“Tock’s Taunt – Loke’s Treachery Part II” is next. It begins with a melodic riff, which is much lighter than the riffs from the previous track. The vocals are still brutal but don’t seem to work well with the lighter riff. Even the drums seem to have lost their brutality. The can be heard clearly as well. The riff changes and gets a tad heavier as the vocals go more brutal, but still failing to work well with one another. Even the guitar solo fails to impress on this track. “Destroyer of the Universe” follows next and it is far heavier than the previous track. The guitars, drums and vocals are all as brutal as each other, the vocals certainly sound more powerful. The use of a shredding guitar section near towards the middle of the track is brilliant. The guitar solo is a huge improvement from the previous track as well.

Next is “Slaves of Fear” which begins with a semi-heavy intro riff mixed with some light drums. The track does turn heavier though, with increased brutality from the drums. The vocals still sound powerful, which is always a good thing. The riffs played on this track are astounding. Just over half way through the track turns extremely light for a few seconds before a funky guitar riff kicks in to bring back the brutality. The guitar solo pretty much completes this track. The next track is “Live Without Regrets” which begins with a heavy and brutal guitar-drum intro which soon turns slightly melodic. The vocals work really well with the guitars and drums, giving the track that extra dash of Swedish-styled brutality. The track turns light near the end with the low guttural screams of “When we die!” echoing throughout.

“The Last Stand Of Frej” is next. It begins with a slow yet brutally heavy and melodic guitar intro. The vocals bring in another level of brutality to the track, working welll with the slow paced tempo of the guitar and drums. The vocals sound extremely aggressive in some sections of the track as well. The pace of the drum increases slightly whilst the guitars stay at the pace they began with. Even the guitar solo is slow, but that somehow adds to the sheer awesomeness of the track. “For Victory Or Death” comes straight after, beginning with a fast paced and brutal intro. There is a use of clean guitar shortly after the intro and just before the vocals kick in. The vocals don’t seem to work too well with the melodic riff. The drums are well played and heavy compared to the melodic guitar riffs.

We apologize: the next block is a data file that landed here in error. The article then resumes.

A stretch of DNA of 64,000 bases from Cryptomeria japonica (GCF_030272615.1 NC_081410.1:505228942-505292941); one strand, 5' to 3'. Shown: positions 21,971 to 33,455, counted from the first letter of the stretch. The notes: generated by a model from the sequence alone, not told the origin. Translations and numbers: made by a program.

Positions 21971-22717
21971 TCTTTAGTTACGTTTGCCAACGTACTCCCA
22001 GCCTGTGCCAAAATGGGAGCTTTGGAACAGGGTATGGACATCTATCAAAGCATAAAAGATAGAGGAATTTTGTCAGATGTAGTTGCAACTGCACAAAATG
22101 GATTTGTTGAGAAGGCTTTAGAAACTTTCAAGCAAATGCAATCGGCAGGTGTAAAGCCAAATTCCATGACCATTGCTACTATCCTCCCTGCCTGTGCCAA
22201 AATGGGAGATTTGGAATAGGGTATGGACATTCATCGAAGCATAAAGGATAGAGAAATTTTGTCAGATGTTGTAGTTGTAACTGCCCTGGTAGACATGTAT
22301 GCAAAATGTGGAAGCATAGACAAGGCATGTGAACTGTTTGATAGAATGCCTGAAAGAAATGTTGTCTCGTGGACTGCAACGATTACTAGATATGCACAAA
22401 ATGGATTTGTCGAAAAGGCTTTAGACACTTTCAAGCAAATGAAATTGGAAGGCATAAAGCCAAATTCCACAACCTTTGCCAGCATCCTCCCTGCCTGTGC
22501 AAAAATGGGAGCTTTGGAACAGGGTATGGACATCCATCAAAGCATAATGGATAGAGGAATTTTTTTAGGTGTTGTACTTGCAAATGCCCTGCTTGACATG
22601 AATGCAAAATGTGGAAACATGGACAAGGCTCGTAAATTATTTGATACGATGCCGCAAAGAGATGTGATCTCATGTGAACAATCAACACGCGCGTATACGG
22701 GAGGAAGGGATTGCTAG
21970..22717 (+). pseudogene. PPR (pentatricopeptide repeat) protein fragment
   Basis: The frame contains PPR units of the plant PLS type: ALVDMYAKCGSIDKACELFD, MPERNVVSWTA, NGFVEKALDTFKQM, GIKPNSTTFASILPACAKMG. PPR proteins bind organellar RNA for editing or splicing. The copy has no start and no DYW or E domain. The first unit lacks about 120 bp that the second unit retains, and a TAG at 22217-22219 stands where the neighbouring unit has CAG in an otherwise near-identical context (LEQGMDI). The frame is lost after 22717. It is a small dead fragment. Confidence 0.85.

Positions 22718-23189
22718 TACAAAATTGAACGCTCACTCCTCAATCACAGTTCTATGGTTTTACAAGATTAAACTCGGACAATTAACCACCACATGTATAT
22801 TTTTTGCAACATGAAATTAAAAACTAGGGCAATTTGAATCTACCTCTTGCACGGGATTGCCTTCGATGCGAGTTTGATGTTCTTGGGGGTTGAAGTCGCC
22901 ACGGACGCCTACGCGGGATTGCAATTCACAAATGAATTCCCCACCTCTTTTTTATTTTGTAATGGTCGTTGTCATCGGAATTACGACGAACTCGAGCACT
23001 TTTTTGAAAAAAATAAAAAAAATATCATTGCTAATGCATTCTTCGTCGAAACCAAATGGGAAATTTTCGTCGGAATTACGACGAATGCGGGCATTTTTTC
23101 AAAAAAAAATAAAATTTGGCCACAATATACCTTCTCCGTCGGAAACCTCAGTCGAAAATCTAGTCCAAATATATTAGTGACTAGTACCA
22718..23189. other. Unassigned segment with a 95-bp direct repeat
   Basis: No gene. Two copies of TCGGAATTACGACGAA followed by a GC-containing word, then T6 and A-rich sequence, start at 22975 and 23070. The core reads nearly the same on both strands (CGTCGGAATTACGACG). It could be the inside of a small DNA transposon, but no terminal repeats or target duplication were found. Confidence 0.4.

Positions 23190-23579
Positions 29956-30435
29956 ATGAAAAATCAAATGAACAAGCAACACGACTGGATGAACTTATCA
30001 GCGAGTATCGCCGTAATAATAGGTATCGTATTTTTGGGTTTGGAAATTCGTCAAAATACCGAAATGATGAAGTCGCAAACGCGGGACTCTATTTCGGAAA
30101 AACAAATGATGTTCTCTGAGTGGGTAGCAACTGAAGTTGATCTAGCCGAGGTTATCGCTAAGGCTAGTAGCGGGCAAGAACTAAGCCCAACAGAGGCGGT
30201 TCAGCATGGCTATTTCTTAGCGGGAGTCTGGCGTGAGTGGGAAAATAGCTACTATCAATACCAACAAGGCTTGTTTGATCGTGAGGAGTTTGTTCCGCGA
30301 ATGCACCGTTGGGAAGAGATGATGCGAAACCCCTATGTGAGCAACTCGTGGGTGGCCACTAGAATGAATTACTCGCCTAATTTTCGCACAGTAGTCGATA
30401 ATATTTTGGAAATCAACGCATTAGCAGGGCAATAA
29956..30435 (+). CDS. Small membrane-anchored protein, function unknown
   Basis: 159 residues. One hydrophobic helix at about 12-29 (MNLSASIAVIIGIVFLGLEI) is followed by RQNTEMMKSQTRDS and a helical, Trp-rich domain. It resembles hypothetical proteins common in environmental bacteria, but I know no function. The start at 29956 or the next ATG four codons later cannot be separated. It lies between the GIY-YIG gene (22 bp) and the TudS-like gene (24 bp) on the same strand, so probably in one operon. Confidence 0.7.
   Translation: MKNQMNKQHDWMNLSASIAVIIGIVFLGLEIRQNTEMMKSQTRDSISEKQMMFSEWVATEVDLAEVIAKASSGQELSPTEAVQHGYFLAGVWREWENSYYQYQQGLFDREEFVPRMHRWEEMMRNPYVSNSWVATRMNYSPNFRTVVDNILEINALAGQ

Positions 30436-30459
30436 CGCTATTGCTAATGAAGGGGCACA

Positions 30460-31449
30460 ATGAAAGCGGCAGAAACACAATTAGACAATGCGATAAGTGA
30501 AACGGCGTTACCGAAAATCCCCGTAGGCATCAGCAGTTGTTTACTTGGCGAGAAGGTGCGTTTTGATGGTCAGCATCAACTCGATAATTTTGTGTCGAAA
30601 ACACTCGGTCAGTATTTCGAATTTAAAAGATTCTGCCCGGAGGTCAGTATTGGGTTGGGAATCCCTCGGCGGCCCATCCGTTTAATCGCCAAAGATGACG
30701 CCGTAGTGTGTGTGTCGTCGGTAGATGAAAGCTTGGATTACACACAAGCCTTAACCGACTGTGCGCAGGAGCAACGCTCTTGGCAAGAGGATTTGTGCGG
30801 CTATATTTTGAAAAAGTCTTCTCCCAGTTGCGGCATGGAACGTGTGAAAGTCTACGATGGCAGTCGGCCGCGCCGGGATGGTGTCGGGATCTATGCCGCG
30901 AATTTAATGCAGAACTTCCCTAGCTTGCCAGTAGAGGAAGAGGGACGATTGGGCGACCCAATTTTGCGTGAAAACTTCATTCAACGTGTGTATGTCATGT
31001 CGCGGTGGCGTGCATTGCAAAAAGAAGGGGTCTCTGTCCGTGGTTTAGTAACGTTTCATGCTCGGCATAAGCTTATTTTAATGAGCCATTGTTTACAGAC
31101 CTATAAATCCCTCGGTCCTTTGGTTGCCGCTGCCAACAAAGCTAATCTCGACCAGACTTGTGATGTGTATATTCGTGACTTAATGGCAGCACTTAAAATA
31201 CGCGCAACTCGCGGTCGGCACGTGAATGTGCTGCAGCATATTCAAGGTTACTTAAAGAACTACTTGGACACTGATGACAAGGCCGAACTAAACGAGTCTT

Next is “Wrath of the Norsemen”. It begins with a faded guitar intro which gets louder and louder.  The guitars sound heavier compared to the guitars in the previous track and the vocals are just as strong. The guitar solo fits in really well with the rest of the track as well. “A Beast Am I” comes next, beginning with a melodic and semi-brutal intro. When the vocals come in the brutality increases in a slight bit. In parts, the vocals sound as if they’re having a hard time keeping up with the fast tempo of the guitars. The drums sound as good as ever and they pretty much complete the section for the guitar solo. The track seems to end on a fast but brutal note but carries on into a slow acoustic riff which is accompanied by a slow, overdriven guitar riff.

“Doom Over Dead Man” is the final track. It begins heavier than how the last track ended, featuring a bit of orchestration in the intro riff as well. The drums seem light compared to the previous tracks. The drums don’t improve in heaviness throughout most of the track. The vocals are still strong. About halfway through the track, everything turns heavier, including the drums. The track turns light in terms of the drums again for a short while but that soon changes towards the end of the track. The track ends with a faded out guitar-and-drum section.

“Surtur Rising” has both its good qualities and its bad qualities. However, despite the bad qualities, it is a great album. The production values are fantastic and the vast majority of the album is well composed.


Nico Davidson